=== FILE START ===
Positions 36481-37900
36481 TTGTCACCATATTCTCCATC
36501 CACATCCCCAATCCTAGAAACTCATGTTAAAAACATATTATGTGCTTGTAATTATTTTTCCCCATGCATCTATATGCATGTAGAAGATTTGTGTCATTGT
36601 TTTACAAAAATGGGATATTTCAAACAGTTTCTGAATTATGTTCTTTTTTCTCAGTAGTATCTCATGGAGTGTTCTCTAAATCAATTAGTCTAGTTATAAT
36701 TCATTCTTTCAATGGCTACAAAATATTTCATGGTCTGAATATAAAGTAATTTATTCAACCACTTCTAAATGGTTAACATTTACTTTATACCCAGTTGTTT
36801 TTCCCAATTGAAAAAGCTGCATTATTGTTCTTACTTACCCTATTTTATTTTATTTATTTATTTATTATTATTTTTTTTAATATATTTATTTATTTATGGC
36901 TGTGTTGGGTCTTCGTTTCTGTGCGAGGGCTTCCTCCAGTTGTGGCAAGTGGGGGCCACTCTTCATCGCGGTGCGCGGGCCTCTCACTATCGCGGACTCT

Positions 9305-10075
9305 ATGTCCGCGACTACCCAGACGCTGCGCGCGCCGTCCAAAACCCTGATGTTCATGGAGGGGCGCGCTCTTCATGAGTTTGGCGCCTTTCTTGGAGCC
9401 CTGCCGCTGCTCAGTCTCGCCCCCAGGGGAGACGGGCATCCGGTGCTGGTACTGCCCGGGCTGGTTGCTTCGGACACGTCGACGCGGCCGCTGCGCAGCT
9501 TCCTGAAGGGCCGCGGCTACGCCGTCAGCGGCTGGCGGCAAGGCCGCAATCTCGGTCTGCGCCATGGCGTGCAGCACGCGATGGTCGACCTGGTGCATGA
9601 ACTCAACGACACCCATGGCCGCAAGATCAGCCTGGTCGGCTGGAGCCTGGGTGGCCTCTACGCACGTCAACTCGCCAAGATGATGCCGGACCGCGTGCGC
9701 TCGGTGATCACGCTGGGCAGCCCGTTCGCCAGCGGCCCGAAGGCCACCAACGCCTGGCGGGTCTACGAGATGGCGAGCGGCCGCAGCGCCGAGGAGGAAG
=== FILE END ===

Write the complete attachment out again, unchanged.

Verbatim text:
Positions 36481-37900
36481 TTGTCACCATATTCTCCATC
36501 CACATCCCCAATCCTAGAAACTCATGTTAAAAACATATTATGTGCTTGTAATTATTTTTCCCCATGCATCTATATGCATGTAGAAGATTTGTGTCATTGT
36601 TTTACAAAAATGGGATATTTCAAACAGTTTCTGAATTATGTTCTTTTTTCTCAGTAGTATCTCATGGAGTGTTCTCTAAATCAATTAGTCTAGTTATAAT
36701 TCATTCTTTCAATGGCTACAAAATATTTCATGGTCTGAATATAAAGTAATTTATTCAACCACTTCTAAATGGTTAACATTTACTTTATACCCAGTTGTTT
36801 TTCCCAATTGAAAAAGCTGCATTATTGTTCTTACTTACCCTATTTTATTTTATTTATTTATTTATTATTATTTTTTTTAATATATTTATTTATTTATGGC
36901 TGTGTTGGGTCTTCGTTTCTGTGCGAGGGCTTCCTCCAGTTGTGGCAAGTGGGGGCCACTCTTCATCGCGGTGCGCGGGCCTCTCACTATCGCGGACTCT

Positions 9305-10075
9305 ATGTCCGCGACTACCCAGACGCTGCGCGCGCCGTCCAAAACCCTGATGTTCATGGAGGGGCGCGCTCTTCATGAGTTTGGCGCCTTTCTTGGAGCC
9401 CTGCCGCTGCTCAGTCTCGCCCCCAGGGGAGACGGGCATCCGGTGCTGGTACTGCCCGGGCTGGTTGCTTCGGACACGTCGACGCGGCCGCTGCGCAGCT
9501 TCCTGAAGGGCCGCGGCTACGCCGTCAGCGGCTGGCGGCAAGGCCGCAATCTCGGTCTGCGCCATGGCGTGCAGCACGCGATGGTCGACCTGGTGCATGA
9601 ACTCAACGACACCCATGGCCGCAAGATCAGCCTGGTCGGCTGGAGCCTGGGTGGCCTCTACGCACGTCAACTCGCCAAGATGATGCCGGACCGCGTGCGC
9701 TCGGTGATCACGCTGGGCAGCCCGTTCGCCAGCGGCCCGAAGGCCACCAACGCCTGGCGGGTCTACGAGATGGCGAGCGGCCGCAGCGCCGAGGAGGAAG